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Category: R

Visualizations In Five Lines Of Code

David Smith highlights a Sharon Machlis article showing visualizations in up to five lines of R code:

I’ve reproduced Sharon’s code and charts below. I did make a couple of tweaks to the code, though. I added a call to checkpoint(“2016-08-22”) which, if you’ve saved the code to a file, will install all the necessary packages for you. (I also verified that the code runs with package versions as of today’s date, and if you’re trying out this code at a later time it will continue to do so, thanks to checkpoint.) I also modified the data download code to make it work more easily on Windows. Here are the charts and code

It’s really easy to get basic visualizations within R, and these are better than basic visualizations.

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Resource Governor For R

Tomaz Kastrun describes using Resource Governor with Microsoft R Services:

Setting external resource pool for execution of R commands using sp_execute_external_script has proven extremely useful, especially in cases where you have other workers present, when you don’t want to overdo on data analysis and get to much resources from others (especially when running data analysis in production environment) or when you know that your data analysis will require maximum CPU and memory for a specific period. In such cases using and definingexternal resource pool is not only useful but highly recommended.

Resource governor is a feature that enables you to manage SQL Server workload and system resource consumption their limits. Limits can be configures for any workload in terms of CPU, Memory and I/O consumption. Where you have many different workloads on the same SQL Server, resource Governor helps allocate requested resources.

If you’re concerned about R soaking up all of your server’s memory, Resource Governor is a great way of limiting that risk.

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R Or M?

Ryan Wade gives a few scenarios in which R might be a better language choice than M for Power BI integration:

When referring to what can be done in iOS, Apple often say that there is an “app” for that. Likewise, when R developers refer to what can be done in R, we often say that there is a “package” for that. For instance:

· If one needs to scrap data from the web there are packages for that (rvest, rcurl, and others)

· If one needs to make complicated transformations to their data there are packages for that (dplyr, tidyr, lubrdiate, stringr, and others)

I like the F#-ness of M, but I admit that I’m happy there’s some fairly close R integration within Power BI, as that means there’s one fewer language I need to learn right now…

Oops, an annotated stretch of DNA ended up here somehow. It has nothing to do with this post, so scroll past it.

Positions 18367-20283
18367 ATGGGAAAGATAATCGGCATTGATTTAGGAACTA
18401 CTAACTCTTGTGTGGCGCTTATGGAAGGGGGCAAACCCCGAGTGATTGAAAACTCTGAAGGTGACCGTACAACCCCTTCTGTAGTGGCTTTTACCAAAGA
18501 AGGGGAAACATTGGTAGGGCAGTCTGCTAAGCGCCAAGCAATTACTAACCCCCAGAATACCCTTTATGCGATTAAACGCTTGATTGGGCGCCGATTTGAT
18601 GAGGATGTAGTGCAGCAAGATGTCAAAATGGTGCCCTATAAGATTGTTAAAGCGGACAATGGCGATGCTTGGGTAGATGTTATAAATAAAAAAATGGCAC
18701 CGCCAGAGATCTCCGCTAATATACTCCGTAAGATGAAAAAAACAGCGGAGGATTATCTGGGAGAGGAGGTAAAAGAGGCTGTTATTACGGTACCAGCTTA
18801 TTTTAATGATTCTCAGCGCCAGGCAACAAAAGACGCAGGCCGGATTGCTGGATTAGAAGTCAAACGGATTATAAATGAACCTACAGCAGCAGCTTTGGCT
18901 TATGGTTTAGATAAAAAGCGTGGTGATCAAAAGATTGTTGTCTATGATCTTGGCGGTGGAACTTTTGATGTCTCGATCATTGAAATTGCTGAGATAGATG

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Analytic Tool Usage

Alex Woodie notes the increased popularity of Python for data analysis:

According to the results of the 2016 survey, R is the preferred tool for 42% of analytics professionals, followed by SAS at 39% and Python at 20%. While Python’s placing may at first appear to relegate the language to Bronze Medal status, it’s the delta here that really matters.

It’s interesting to see the breakdowns of who uses which language, comparing across industry, education, work experience, and geographic lines.

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Missing Libraries With SQL Server R Services

Tomaz Kastrun has a script to check and install missing packages in SQL Server R Services code:

Result in this case will be successful with correct R results and sp_execute_external_script will not return error for missing libraries.

I added a “fake” library called test123 for testing purposes if all the libraries will be installed successfully.

At the end the script generated xp_cmdshell command (in one line)

This is a rather clever solution to a problem which I’d rather not exist.  There really ought to be a better way for authorized users programmatically to install packages.

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Using Focus() On Correlations

Simon Jackson explains how to use the focus() function in R to narrow down a data frame of correlation coefficients based on a subset of variables:

focus() works similarly to select() from the dplyr package (which is loaded along with the corrr package). You add the names of the columns you wish to keep in your correlation data frame. Extending select(), focus()will then remove the remaining column variables from the rows. This is whympg does not appear in the rows above. Here’s another example with two variables: